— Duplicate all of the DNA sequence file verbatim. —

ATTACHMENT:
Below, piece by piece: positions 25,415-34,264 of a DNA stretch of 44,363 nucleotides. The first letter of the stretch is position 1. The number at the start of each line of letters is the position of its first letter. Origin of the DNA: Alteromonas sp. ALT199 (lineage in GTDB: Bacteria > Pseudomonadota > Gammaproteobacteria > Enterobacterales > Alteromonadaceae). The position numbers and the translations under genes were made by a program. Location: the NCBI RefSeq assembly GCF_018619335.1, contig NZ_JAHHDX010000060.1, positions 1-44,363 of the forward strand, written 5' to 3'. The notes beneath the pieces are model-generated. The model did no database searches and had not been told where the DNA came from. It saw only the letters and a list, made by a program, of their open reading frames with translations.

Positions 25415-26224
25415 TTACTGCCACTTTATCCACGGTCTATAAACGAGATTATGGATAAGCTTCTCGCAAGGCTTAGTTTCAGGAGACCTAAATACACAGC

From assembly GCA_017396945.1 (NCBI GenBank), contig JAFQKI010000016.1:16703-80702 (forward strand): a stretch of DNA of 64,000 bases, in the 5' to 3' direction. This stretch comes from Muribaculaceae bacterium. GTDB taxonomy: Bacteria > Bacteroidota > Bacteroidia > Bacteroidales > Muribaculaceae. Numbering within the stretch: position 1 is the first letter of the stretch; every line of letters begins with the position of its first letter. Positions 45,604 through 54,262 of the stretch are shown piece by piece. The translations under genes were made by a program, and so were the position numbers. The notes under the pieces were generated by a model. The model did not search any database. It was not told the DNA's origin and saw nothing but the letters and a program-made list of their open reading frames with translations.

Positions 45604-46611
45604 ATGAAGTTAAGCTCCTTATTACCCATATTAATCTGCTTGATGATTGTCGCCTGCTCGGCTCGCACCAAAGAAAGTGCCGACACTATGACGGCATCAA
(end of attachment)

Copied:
Below, piece by piece: positions 25,415-34,264 of a DNA stretch of 44,363 nucleotides. The first letter of the stretch is position 1. The number at the start of each line of letters is the position of its first letter. Origin of the DNA: Alteromonas sp. ALT199 (lineage in GTDB: Bacteria > Pseudomonadota > Gammaproteobacteria > Enterobacterales > Alteromonadaceae). The position numbers and the translations under genes were made by a program. Location: the NCBI RefSeq assembly GCF_018619335.1, contig NZ_JAHHDX010000060.1, positions 1-44,363 of the forward strand, written 5' to 3'. The notes beneath the pieces are model-generated. The model did no database searches and had not been told where the DNA came from. It saw only the letters and a list, made by a program, of their open reading frames with translations.

Positions 25415-26224
25415 TTACTGCCACTTTATCCACGGTCTATAAACGAGATTATGGATAAGCTTCTCGCAAGGCTTAGTTTCAGGAGACCTAAATACACAGC

From assembly GCA_017396945.1 (NCBI GenBank), contig JAFQKI010000016.1:16703-80702 (forward strand): a stretch of DNA of 64,000 bases, in the 5' to 3' direction. This stretch comes from Muribaculaceae bacterium. GTDB taxonomy: Bacteria > Bacteroidota > Bacteroidia > Bacteroidales > Muribaculaceae. Numbering within the stretch: position 1 is the first letter of the stretch; every line of letters begins with the position of its first letter. Positions 45,604 through 54,262 of the stretch are shown piece by piece. The translations under genes were made by a program, and so were the position numbers. The notes under the pieces were generated by a model. The model did not search any database. It was not told the DNA's origin and saw nothing but the letters and a program-made list of their open reading frames with translations.

Positions 45604-46611
45604 ATGAAGTTAAGCTCCTTATTACCCATATTAATCTGCTTGATGATTGTCGCCTGCTCGGCTCGCACCAAAGAAAGTGCCGACACTATGACGGCATCAA